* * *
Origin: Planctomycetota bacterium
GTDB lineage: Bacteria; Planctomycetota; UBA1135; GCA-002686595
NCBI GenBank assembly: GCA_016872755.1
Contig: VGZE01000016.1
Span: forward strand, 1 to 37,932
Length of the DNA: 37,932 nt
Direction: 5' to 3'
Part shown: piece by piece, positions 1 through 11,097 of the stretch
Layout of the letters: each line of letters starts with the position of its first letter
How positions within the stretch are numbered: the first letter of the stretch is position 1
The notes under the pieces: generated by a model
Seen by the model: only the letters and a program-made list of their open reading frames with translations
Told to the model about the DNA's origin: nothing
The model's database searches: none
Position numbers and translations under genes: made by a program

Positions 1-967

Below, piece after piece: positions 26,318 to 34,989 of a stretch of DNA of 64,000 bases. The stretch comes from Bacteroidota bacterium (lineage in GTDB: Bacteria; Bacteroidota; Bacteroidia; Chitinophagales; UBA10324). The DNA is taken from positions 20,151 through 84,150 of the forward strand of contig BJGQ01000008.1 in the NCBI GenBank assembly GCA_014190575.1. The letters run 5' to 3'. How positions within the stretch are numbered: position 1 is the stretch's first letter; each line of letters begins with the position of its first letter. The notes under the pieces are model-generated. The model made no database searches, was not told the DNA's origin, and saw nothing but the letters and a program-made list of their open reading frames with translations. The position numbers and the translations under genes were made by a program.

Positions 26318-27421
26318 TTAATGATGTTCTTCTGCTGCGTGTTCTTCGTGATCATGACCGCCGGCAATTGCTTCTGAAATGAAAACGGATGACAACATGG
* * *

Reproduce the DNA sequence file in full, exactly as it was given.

Origin: Planctomycetota bacterium
GTDB lineage: Bacteria; Planctomycetota; UBA1135; GCA-002686595
NCBI GenBank assembly: GCA_016872755.1
Contig: VGZE01000016.1
Span: forward strand, 1 to 37,932
Length of the DNA: 37,932 nt
Direction: 5' to 3'
Part shown: piece by piece, positions 1 through 11,097 of the stretch
Layout of the letters: each line of letters starts with the position of its first letter
How positions within the stretch are numbered: the first letter of the stretch is position 1
The notes under the pieces: generated by a model
Seen by the model: only the letters and a program-made list of their open reading frames with translations
Told to the model about the DNA's origin: nothing
The model's database searches: none
Position numbers and translations under genes: made by a program

Positions 1-967

Below, piece after piece: positions 26,318 to 34,989 of a stretch of DNA of 64,000 bases. The stretch comes from Bacteroidota bacterium (lineage in GTDB: Bacteria; Bacteroidota; Bacteroidia; Chitinophagales; UBA10324). The DNA is taken from positions 20,151 through 84,150 of the forward strand of contig BJGQ01000008.1 in the NCBI GenBank assembly GCA_014190575.1. The letters run 5' to 3'. How positions within the stretch are numbered: position 1 is the stretch's first letter; each line of letters begins with the position of its first letter. The notes under the pieces are model-generated. The model made no database searches, was not told the DNA's origin, and saw nothing but the letters and a program-made list of their open reading frames with translations. The position numbers and the translations under genes were made by a program.

Positions 26318-27421
26318 TTAATGATGTTCTTCTGCTGCGTGTTCTTCGTGATCATGACCGCCGGCAATTGCTTCTGAAATGAAAACGGATGACAACATGG